Thailand's army chief Gen. Prayuth Chan-ocha on Friday refused to rule out a coup. The country has experienced nearly a dozen military takeovers in its history.
Thailand's army chief Gen. Prayuth Chan-ocha on Friday refused to rule out a coup. The country has experienced nearly a dozen military takeovers in its history. Apichart Weerawong/AP
Thailand's army chief on Friday called for calm amid unrest between supporters and opponents of Prime Minister Yingluck Shinawatra, but he refused to rule out the possibility of a military coup to restore stability.
Asked whether the army would seize the government for the second time in less than a decade, Gen. Prayuth Chan-ocha said: "That door is neither open nor closed ... it will be determined by the situation."
His remarks came a day after police in the capital, Bangkok, battled with anti-government protesters, leaving two people dead and more than 140 injured, according to The Associated Press.
Anti-government protesters enter a Bangkok stadium where election preparations were underway on Thursday.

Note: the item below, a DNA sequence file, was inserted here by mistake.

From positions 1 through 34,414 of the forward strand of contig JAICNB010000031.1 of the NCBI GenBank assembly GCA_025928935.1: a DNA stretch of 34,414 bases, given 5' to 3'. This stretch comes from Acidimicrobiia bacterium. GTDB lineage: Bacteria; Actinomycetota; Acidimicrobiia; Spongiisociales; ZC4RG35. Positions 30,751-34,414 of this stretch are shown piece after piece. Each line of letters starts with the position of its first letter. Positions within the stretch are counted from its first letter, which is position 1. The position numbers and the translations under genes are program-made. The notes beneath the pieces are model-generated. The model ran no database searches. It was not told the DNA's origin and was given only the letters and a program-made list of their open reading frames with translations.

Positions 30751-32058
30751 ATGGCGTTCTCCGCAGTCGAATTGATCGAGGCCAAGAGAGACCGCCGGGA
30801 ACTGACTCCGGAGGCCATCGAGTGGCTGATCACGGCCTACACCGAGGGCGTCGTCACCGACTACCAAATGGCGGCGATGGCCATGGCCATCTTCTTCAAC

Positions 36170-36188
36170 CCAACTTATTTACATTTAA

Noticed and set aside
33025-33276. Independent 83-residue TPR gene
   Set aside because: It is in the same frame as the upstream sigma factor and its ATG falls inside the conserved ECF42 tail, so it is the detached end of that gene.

Anti-government protesters enter a Bangkok stadium where election preparations were underway on Thursday. Wason Wanichakorn/AP
The opposition — which has been soundly defeated in national elections in recent years — is seeking to oust the elected government and replace it with an unelected "people's council." The opposition has also made overtures to the military, which in 2006 toppled the government of Prime Minister Thaksin Shinawatra, Yingluck's brother.
Earlier this month, protest leader Suthep Thaugsuban met with the heads of the army and police forces, raising the specter of another coup.
In response to the protests, Yingluck has dissolved parliament and scheduled elections for February. Protesters oppose the elections and sought on Thursday to disrupt preparations for polls by attacking a sports stadium in Bangkok where candidates were filing election papers.